candy canes
© Joanna Kosinska/Unsplash

An elementary school in Nebraska has banned a long list of Christmas-themed items in hopes of being "inclusive and culturally sensitive to all of our students," the principal said.

According to a report from Liberty Counsel, a religious liberty law firm, principal Jennifer Sinclair has banned an extensive list of items from Manchester Elementary School of Elkhorn Public Schools.

Here's what's banned:
  • Santas or Christmas items on worksheets
  • Christmas trees in classrooms
  • Elf on the Shelf - that's Christmas-related
  • Singing Christmas carols
  • Playing Christmas carols
  • Sending a Scholastic book that is a Christmas book - that's Christmas-related
  • Making a Christmas ornament as a gift - this assumes that the family has a Christmas tree which assumes they celebrate Christmas
  • Candy cane - that's Christmas-related. Historically, the shape is a "J" for Jesus. The red is for the blood of Christ, and the white a symbol of his resurrection. This would also include different colored candy canes.
  • Red/green items - traditional Christmas colors
  • Reindeer
  • Christmas videos/movies and/or characters from Christmas movies
In a memo explaining her banning of nearly every Christmas-related item, Sinclair said she "come[s] from a place that Christmas and the like are not allowed in schools," a positions she argued "has evolved into the expectation for all educators."

"I have unknowingly awoken a 'sleeping giant' with many of you," she wrote. "I apologize for the stress that 'Christmas/holiday/Grinch/Santa/tree' emails and conversations have caused you."

Here's what's allowed:
  • Gifts for students
  • Snowmen, snow women, snow people, snowflakes
  • Gingerbread people
  • Holidays around the world
  • Sledding
  • Hot chocolate
  • Polar bears
  • Penguins
  • Scarves, boots, earmuffs, hats
  • Yetis
  • Olaf - "Frozen"
Sinclair told teachers, "I'm hopeful we can avoid the discomfort of me directly questioning something you've copied, posted and had your kids do. That makes me uncomfortable, and I know it doesn't feel good." She signed the letter, "The (Unintentional) Grinch who stole Christmas (from Manchester)."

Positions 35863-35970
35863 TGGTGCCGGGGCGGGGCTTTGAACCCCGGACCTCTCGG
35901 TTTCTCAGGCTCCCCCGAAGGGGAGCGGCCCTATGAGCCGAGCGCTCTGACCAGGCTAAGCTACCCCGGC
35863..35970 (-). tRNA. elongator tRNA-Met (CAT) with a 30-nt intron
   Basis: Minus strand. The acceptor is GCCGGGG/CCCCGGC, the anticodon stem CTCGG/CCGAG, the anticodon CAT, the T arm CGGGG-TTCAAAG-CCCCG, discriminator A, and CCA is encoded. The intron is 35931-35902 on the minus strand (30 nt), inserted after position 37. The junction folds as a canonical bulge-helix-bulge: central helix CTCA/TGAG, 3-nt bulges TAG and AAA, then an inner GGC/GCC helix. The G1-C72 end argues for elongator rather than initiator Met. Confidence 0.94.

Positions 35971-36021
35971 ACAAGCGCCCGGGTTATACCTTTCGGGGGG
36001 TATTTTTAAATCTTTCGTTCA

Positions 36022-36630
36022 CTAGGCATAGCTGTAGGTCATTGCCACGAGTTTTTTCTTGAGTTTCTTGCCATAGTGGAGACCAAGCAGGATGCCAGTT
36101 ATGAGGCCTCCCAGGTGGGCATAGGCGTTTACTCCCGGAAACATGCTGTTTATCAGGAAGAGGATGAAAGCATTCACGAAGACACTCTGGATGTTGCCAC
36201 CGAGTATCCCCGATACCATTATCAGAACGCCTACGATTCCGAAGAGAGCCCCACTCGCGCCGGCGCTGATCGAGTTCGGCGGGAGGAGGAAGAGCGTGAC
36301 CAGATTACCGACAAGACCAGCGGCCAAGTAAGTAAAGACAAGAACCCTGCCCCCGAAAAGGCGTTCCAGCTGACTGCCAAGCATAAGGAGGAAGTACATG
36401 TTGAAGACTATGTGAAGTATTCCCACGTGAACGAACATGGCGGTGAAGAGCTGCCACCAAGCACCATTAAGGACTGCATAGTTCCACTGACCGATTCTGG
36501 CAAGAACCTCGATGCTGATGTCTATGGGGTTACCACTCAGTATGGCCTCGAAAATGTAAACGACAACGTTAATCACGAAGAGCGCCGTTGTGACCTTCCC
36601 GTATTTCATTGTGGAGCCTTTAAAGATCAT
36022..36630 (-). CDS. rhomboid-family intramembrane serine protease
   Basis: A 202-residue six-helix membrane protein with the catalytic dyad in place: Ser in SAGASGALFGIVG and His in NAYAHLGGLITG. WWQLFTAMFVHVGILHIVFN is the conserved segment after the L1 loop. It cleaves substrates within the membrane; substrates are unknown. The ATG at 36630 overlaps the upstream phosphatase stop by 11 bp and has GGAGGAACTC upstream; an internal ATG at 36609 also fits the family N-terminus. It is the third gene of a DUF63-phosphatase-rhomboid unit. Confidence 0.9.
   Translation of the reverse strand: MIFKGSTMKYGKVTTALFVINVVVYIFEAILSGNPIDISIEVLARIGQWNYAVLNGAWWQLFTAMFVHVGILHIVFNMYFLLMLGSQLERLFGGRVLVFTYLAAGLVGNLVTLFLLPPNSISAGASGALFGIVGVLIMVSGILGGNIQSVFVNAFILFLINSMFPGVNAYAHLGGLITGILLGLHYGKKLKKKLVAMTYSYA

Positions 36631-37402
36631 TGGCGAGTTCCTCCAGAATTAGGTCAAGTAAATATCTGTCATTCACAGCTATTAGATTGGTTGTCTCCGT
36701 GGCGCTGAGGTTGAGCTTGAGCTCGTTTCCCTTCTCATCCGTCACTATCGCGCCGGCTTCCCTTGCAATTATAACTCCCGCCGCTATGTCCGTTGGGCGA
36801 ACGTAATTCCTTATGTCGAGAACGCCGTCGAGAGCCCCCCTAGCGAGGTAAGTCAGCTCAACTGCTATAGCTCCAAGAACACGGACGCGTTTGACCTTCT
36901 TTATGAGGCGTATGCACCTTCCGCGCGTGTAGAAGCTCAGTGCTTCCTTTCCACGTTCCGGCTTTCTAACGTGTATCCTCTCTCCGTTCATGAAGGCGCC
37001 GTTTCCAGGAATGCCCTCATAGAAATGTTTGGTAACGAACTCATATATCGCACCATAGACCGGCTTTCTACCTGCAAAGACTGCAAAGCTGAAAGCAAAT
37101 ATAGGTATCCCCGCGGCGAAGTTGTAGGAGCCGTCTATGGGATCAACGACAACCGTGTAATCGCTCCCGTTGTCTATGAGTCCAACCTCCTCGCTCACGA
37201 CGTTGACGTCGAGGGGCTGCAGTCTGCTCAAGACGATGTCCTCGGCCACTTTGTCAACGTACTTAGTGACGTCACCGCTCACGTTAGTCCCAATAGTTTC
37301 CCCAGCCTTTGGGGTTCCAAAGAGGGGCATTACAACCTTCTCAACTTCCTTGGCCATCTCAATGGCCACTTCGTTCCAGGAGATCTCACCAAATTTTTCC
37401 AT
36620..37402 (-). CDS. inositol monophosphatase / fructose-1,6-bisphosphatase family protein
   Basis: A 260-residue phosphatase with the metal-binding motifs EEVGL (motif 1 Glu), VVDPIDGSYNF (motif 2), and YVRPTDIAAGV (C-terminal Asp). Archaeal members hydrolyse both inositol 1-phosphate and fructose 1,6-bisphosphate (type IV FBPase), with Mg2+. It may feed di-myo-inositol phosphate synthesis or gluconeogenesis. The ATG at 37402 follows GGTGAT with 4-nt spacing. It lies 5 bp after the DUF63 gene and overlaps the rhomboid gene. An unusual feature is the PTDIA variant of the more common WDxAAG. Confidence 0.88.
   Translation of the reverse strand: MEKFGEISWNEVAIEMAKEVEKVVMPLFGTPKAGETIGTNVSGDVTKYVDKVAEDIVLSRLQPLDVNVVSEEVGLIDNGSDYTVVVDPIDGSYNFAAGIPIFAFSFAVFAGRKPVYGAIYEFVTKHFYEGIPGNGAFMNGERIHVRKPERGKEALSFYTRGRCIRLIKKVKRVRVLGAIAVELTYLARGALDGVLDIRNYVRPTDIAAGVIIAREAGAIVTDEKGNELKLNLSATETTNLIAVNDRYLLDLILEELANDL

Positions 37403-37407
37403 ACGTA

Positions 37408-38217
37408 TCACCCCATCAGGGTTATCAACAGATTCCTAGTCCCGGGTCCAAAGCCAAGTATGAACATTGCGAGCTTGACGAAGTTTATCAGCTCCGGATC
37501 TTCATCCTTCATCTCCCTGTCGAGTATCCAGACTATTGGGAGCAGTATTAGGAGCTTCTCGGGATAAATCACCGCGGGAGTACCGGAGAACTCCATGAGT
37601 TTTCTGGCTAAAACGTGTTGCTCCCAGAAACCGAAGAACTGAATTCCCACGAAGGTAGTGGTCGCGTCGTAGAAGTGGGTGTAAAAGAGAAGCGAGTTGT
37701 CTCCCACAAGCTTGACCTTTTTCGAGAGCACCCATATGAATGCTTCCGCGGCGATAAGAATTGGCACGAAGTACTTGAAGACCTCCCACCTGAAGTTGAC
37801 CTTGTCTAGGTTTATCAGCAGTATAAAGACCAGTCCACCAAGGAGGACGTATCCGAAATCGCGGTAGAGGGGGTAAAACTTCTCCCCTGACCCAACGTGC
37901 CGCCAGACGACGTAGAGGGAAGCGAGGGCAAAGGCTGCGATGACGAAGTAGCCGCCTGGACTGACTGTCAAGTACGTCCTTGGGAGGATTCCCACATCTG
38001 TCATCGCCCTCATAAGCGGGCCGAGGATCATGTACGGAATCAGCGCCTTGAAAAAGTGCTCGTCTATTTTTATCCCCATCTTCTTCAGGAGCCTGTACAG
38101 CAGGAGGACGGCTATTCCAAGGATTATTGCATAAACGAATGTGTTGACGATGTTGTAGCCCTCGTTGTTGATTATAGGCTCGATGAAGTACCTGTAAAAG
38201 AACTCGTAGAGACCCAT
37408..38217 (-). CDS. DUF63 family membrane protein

In response to the barring of Christmas-themed items, Richard L. Mast, a litigation attorney with the Liberty Counsel, sent a letter to Elkhorn Public Schools. The district responded, admitting it had "investigated this matter and determined that principal Sinclair's memorandum did not comply with board policy."

Mat Staver, founder of Liberty Counsel, said he is "pleased" the district has reversed Sinclair's orders.

"The First Amendment does not require elimination of Christmas," he said. "Nothing prohibits public schools from teaching objectively about Christmas or other holidays with religious significance, from displaying religious and secular Christmas symbols side-by-side or singing sacred and secular Christmas songs together."

Staver added, "The First Amendment prohibits censorship based on religious viewpoint. This outrageous three-page memo by Principal Sinclair was not based on ignorance of the law but hatred toward Christianity and Christmas. Principal Sinclair should issue an apology to her teachers and staff."